The student voice of Washington State University since 1895

The Daily Evergreen

The student voice of Washington State University since 1895

The Daily Evergreen

The student voice of Washington State University since 1895

The Daily Evergreen

Local businesses concerned about Pullman renovation

Proposed plan expected to take 6 1/2 months to complete
The proposed plan would require a major shutdown of most businesses on Main St.

The Save Downtown Pullman group sent out a survey to business owners on Main Street which revealed 86.7% believe the project’s disruptions will harm their businesses.

The city already had the bid opening for the project and will now need to work through the bids to bring an offer to city council, Mayor Francis Benjamin said.

The city of Pullman has been in talks of renovating downtown since 2018, said CJ Robert, owner of Pups & Cups café, Grander Goods and It’s Poke-Man in downtown Pullman. She is one of the few business owners in Pullman who has known about the renovation project for a long time, and said the city has not been efficient in its communication with business owners who would be affected by the project.

The proposed plan for the project is expected to take six and a half months for completion and would require a major shutdown of most businesses that are located on Main St, according to Pullman Radio.

“You’re going to see about 77% of businesses close in six and a half months,” Robert said. “And the city council is fully aware, and they’re just going to go through with it under the expectation that businesses are just going to deal with it and take out loans.”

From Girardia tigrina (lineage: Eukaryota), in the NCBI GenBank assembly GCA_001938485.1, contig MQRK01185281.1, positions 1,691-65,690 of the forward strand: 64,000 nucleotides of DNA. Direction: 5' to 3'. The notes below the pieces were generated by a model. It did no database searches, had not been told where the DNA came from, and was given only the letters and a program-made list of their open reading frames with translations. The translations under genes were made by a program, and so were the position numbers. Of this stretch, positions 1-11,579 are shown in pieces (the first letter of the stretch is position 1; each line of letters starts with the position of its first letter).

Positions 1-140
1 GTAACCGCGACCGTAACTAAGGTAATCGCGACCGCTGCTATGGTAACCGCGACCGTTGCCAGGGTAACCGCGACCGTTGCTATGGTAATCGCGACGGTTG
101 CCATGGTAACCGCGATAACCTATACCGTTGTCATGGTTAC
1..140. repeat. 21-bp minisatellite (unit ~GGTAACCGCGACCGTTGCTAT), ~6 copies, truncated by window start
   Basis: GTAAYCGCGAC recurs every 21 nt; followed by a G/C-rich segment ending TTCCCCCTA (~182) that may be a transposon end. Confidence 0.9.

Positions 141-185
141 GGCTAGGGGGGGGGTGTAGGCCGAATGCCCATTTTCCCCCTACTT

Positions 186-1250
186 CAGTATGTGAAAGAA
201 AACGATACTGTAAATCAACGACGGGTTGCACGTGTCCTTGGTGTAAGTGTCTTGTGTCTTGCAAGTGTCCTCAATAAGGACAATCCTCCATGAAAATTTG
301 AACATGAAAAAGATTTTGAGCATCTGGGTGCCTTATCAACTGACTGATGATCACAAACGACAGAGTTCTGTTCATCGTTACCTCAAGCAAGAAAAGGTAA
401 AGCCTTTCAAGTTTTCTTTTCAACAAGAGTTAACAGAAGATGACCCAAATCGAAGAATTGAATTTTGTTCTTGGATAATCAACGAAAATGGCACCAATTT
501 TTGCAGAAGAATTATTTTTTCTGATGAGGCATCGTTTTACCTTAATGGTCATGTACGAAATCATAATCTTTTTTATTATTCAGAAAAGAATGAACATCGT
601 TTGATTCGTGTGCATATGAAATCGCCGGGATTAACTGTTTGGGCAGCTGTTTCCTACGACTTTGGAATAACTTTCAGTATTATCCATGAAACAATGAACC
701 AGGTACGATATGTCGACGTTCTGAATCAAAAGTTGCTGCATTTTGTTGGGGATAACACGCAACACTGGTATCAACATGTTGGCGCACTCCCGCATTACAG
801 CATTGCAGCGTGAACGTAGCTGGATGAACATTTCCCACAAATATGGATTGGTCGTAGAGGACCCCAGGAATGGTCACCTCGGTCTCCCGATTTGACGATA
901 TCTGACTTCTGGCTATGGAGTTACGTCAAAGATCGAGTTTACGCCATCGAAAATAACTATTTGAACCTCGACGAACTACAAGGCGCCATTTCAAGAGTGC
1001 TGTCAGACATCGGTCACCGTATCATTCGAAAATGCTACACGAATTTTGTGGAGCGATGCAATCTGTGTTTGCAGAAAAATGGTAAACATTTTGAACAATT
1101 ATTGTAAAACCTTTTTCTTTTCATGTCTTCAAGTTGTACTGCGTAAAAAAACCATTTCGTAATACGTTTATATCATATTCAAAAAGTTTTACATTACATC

Nikiforos Pitsilionis, The Black Cypress owner and chef, said businesses on Main St. will lose outdoor seating, front and rear door access for customers and experience traffic jams and parking losses as a result of the current proposed project.

“We are facing a really difficult circumstance that could have been prevented,” Pitsilionis said. “We are very close to disaster.” 

The proposed timeline of the project will disrupt business during some of the already slower months of the year, such as over the summer, Pitlionis said. The current project timeline is estimated to run from April through the end of October this year.

The goal of the project is to repair old infrastructure and safety issues in downtown, along with slowing down traffic, widening sidewalks and having quieter streets, Benjamin said.

“We’re thinking about how we can make the downtown more inviting for people to come downtown, to be downtown, to shop downtown, to eat, and to have entertainment,” Benjamin said.

According to the survey, a majority of the businesses on Main St. are fearful that they will experience a significant loss of their consumer base as a result of the construction timeline. Many businesses also indicated that they do not have adequate reserves to serve as a buffer in the case that they experience extreme revenue losses during the construction period.